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  1. Last 7 days
    1. This came in the context of weighing what she stood to gain and lose in leaving a staff job at BuzzFeed. She knew the worth of what editors, fact-checkers, designers, and other colleagues brought to a piece of writing. At the same time, she was tired of working around the “imperatives of social media sharing.” Clarity and concision are not metrics imposed by the Facebook algorithm, of course — but perhaps such concerns lose some of their urgency when readers have already pledged their support.

      Continuing with the idea above about the shift of Sunday morning talk shows and the influence of Hard Copy, is social media exerting a negative influence on mainstream content and conversation as a result of their algorithmic gut reaction pressure? How can we fight this effect?

    2. Matt Taibbi asked his subscribers in April. Since they were “now functionally my editor,” he was seeking their advice on potential reporting projects. One suggestion — that he write about Ibram X. Kendi and Robin DiAngelo — swiftly gave way to a long debate among readers over whether race was biological.

      There's something here that's akin to the idea of bikeshedding? Online communities flock to the low lying ideas upon which they can proffer an opinion and play at the idea of debate. If they really cared, wouldn't they instead delve into the research and topics themselves? Do they really want Taibbi's specific take? Do they want or need his opinion on the topic? What do they really want?

      Compare and cross reference this with the ideas presented by Ibram X. Kendi's article There Is No Debate Over Critical Race Theory.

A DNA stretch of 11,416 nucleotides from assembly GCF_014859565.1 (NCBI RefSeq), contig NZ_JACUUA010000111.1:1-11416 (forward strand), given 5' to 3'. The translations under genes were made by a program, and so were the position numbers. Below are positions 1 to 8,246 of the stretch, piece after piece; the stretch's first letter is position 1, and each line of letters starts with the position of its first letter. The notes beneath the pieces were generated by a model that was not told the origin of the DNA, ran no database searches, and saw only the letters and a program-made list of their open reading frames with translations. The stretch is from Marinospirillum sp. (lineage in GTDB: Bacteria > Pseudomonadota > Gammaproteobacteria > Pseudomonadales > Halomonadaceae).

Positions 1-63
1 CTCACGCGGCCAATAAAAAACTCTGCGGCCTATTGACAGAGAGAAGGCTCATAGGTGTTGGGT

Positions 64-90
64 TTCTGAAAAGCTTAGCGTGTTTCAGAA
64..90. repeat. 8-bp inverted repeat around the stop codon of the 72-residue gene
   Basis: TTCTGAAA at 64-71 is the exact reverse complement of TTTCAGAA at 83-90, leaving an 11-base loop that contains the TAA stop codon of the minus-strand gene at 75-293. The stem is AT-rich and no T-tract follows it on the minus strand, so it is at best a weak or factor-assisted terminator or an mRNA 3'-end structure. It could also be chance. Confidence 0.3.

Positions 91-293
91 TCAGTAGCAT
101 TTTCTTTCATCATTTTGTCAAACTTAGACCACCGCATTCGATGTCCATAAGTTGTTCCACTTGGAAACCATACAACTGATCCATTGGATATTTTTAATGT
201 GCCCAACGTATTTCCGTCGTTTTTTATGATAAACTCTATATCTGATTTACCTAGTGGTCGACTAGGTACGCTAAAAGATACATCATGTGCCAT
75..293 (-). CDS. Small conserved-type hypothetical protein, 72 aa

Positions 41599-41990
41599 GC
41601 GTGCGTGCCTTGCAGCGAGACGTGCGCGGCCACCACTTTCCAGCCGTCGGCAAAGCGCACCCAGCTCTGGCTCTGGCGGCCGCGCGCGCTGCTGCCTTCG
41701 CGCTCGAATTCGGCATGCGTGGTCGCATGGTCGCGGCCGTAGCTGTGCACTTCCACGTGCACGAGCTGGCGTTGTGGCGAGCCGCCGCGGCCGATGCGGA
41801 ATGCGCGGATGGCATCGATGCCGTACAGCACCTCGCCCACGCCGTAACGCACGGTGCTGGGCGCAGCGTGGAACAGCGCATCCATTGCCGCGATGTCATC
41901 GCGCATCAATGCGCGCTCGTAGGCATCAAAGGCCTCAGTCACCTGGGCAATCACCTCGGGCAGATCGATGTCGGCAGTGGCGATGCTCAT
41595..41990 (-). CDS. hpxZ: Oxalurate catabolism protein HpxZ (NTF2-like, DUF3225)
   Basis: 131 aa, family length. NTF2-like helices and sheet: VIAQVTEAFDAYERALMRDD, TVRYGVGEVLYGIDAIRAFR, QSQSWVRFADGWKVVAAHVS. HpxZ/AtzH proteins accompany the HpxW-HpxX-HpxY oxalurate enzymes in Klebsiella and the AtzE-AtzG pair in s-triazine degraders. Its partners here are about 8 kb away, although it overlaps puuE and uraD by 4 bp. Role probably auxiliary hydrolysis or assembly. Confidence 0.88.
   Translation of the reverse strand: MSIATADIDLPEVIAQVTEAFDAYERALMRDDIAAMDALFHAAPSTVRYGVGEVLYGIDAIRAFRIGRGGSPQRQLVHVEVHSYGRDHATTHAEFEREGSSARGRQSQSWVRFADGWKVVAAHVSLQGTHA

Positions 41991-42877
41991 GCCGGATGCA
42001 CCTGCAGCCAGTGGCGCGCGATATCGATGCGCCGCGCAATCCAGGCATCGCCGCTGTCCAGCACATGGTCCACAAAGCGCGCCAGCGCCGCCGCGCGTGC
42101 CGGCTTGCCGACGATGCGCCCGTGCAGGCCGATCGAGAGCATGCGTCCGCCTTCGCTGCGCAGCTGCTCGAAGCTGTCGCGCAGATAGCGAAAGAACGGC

Are people looking for the social equivalent of a simple "system one" conversation or are they ready, willing, and able to delve into a "system two" presentation?

      Compare this also with the modern day version of the Sunday morning news (analysis) shows? They would seem to be interested in substantive policy and debate, but they also require a lot of prior context to participate. In essence, most speakers don't actually engage, but spew out talking points instead and rely on gut reactions and fear, uncertainty and doubt to make their presentations. What happened to the actual discourse? Has there been a shift in how these shows work and present since the rise of the Hard Copy sensationalist presentation? Is the competition for eyeballs weakening these analysis shows?

      How might this all relate to low level mansplaining as well? What are men really trying to communicate in demonstrating this behavior? What do they gain in the long run? What is the evolutionary benefit?

      All these topics seem related somehow within the spectrum of communication and what people look for and choose in what and how they consume content.

  2. May 2022
    1. Please note that Adobe fonts that have not been used in over 150* days need to be reinstalled for use in older Creative Cloud and third-party apps. Creative Cloud keeps apps running smoothly by periodically cleaning up fonts that you don’t appear to be using.

      THIS EXPLAINS A LOT. Fuck.

    1. Projects like the Open Journal System, Manifold or Scalar are based on a distributed model that allow anyone to download and deploy the software (Maxwell et al., 2019), offering an alternative to the commercial entities that dominate the scholarly communication ecosystem.

      Might Hypothes.is also be included with this list? Though it could go a bit further toward packaging and making it more easily available to self-hosters.

  3. multidimensional.link multidimensional.link
    1. Always design a thing by considering it in its next larger context – a chair in a room, a room, in a house, a house in an environment, an environment in a city plan.

      No product is an island. A product is more than the product. It is a cohesive, integrated set of experiences. Think through all of the stages of a product or service - from initial intentions through final reflections, from first usage to help, service, and maintenance. Make them all work together seamlessly. That's systems thinking.

  4. Apr 2022
    1. ReconfigBehSci [@SciBeh]. (2021, December 6). I do not understand the continued narrative that makes it sound as if extant legal systems don’t already provide the framework for assessing whether rights are unduly infringed by vaxx passports and mandates. This is exactly what constitutions are for. [Tweet]. Twitter. https://twitter.com/SciBeh/status/1467818167766593538